SOURCE: Rinella ME. Nonalcoholic fatty liver disease: A systematic review. JAMA 2015;313:2263-2273.
Epidemiologic insights about disease prevalence might sometimes be perceived as belaboring the obvious. After all, who doesn’t know that obesity has become an epidemic, that diabetes prevalence continues to rise unabated, and that hepatitis C is currently the most common cause of end-stage liver disease. Nevertheless, new epidemiologic sirens may sometimes awaken our motivation to address what might otherwise remain silent health burdens, with nonalcoholic fatty liver disease (NAFLD) being an excellent case-in-point.
Even the moniker “NAFLD” presumes we might automatically consider alcohol to be the default cause of fatty liver disease. While that might have been the case decades ago, the dual burdens of obesity and diabetes — both of which are direct antecedents to NAFLD — have changed the map of fatty liver disease on a global basis.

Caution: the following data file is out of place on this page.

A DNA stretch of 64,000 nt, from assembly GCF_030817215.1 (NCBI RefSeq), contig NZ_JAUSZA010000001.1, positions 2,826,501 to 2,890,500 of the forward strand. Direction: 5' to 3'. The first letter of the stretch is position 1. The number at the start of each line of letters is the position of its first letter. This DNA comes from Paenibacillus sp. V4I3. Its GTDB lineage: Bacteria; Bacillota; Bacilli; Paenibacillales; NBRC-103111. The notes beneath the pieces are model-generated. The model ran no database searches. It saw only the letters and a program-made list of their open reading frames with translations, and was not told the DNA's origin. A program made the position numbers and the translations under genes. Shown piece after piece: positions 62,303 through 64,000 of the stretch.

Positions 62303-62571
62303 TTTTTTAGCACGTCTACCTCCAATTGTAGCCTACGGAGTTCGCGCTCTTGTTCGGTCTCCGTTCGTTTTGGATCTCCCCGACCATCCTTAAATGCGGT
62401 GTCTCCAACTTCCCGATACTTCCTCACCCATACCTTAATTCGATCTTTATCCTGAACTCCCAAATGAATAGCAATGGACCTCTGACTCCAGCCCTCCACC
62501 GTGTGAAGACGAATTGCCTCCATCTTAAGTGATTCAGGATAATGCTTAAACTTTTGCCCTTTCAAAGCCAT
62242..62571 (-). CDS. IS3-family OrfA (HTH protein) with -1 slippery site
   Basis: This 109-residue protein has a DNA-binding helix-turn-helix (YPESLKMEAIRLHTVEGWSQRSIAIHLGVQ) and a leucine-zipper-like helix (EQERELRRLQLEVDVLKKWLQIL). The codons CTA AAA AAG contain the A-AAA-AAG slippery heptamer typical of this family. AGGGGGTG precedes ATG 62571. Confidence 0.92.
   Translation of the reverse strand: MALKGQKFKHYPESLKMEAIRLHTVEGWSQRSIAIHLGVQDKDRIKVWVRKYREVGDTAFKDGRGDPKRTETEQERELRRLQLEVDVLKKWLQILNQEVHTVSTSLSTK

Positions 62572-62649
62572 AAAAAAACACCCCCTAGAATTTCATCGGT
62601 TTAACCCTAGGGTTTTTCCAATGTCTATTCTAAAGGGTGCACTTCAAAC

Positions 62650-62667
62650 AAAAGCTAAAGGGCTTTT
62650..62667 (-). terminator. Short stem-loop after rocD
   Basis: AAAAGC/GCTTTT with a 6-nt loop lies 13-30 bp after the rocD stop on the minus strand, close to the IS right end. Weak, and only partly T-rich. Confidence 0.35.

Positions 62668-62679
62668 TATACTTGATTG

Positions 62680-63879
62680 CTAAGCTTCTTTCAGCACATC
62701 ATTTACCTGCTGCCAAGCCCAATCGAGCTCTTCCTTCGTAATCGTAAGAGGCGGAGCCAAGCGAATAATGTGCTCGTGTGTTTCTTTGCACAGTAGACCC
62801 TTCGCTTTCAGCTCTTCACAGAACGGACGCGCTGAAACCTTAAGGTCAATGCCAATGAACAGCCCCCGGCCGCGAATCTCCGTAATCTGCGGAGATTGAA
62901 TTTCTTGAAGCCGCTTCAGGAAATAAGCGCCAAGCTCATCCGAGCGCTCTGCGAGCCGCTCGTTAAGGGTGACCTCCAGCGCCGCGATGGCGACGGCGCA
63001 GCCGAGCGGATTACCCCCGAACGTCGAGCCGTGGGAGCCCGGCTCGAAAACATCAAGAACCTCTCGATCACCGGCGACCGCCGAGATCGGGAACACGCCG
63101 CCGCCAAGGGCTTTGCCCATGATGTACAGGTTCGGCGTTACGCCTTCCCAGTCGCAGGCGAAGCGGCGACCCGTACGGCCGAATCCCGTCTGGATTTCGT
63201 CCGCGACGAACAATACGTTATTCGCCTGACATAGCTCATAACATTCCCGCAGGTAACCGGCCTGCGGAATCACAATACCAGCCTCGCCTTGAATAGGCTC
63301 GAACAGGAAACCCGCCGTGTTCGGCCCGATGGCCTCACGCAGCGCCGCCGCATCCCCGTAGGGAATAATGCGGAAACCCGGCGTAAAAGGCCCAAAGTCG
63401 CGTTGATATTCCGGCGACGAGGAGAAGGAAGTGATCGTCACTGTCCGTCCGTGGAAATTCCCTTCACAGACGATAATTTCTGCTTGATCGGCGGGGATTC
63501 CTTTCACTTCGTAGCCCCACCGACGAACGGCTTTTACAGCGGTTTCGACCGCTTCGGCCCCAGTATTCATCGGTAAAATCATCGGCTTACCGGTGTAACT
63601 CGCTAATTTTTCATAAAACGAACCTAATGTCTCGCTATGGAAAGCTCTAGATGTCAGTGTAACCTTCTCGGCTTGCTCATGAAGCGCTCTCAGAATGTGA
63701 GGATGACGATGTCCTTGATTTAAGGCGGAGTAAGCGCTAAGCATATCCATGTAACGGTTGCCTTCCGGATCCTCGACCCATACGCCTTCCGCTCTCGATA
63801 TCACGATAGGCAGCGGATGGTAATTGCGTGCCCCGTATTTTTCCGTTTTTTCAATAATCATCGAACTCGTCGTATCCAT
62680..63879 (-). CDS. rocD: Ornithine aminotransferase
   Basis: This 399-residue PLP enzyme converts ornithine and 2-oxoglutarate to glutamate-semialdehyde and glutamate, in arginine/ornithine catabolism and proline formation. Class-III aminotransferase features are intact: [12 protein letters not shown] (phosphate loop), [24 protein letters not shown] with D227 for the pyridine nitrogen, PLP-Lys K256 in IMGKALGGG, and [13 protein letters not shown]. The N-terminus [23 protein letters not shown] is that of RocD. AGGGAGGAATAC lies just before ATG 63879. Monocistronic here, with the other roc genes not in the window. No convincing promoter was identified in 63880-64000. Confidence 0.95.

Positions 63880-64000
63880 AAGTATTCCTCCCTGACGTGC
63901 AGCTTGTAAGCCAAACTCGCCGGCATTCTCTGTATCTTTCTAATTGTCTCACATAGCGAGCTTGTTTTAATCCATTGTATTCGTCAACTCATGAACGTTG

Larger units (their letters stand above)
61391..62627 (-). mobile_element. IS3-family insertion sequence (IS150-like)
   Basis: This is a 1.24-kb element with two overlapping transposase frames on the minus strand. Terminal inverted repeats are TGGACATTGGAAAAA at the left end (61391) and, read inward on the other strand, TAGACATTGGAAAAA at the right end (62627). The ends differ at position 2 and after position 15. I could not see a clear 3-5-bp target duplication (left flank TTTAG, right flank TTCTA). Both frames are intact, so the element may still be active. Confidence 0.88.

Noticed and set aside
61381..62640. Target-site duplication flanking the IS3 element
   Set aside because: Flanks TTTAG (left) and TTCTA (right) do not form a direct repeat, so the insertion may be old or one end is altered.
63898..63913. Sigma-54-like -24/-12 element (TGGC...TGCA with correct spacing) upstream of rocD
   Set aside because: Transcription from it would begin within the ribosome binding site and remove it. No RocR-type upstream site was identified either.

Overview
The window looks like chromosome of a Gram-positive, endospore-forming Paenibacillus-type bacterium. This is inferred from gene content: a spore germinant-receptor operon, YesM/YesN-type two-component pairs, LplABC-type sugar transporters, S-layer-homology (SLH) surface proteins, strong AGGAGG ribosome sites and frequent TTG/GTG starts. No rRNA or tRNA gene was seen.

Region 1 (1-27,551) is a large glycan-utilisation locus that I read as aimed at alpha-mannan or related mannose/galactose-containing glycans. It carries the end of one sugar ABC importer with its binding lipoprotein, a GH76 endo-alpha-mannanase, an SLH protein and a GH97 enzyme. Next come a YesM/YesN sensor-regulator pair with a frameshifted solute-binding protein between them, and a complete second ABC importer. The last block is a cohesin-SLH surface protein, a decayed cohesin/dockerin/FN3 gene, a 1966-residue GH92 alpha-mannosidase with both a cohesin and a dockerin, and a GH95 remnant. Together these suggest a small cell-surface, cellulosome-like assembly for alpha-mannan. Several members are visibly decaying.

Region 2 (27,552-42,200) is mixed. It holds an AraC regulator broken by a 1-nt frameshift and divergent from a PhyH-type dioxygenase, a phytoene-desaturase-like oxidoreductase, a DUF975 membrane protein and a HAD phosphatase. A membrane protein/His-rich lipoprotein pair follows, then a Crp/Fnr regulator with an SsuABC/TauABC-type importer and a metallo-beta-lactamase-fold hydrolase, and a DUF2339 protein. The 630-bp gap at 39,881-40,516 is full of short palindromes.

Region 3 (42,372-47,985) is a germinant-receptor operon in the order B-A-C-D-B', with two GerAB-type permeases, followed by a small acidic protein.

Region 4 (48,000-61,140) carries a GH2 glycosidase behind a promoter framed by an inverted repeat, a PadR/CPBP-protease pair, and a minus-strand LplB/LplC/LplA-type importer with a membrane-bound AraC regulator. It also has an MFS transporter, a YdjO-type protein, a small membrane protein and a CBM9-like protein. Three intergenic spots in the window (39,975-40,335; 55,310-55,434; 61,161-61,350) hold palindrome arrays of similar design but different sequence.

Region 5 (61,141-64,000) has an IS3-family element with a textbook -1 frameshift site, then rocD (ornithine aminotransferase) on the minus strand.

NAFLD portends important downstream consequences. Up to 30% of people with NAFLD have steatohepatitis, among whom approximately 20% will ultimately progress to cirrhosis. Since as many as 75 million to 100 million U.S. adults have NAFLD, this presents an epidemiologically compelling burden. Lifestyle intervention, when it leads to weight loss, is successful in improving liver pathology. There is some suggestion that independent of weight loss, a Mediterranean diet may have particular advantage.
Although no medication has been FDA approved to treat nonalcoholic steatohepatitis, some clinical data is supportive of pioglitazone (30 mg/d) or vitamin E (800 IU/d).
Clinicians should maintain vigilance as recommendations for identification and management of NAFLD evolve.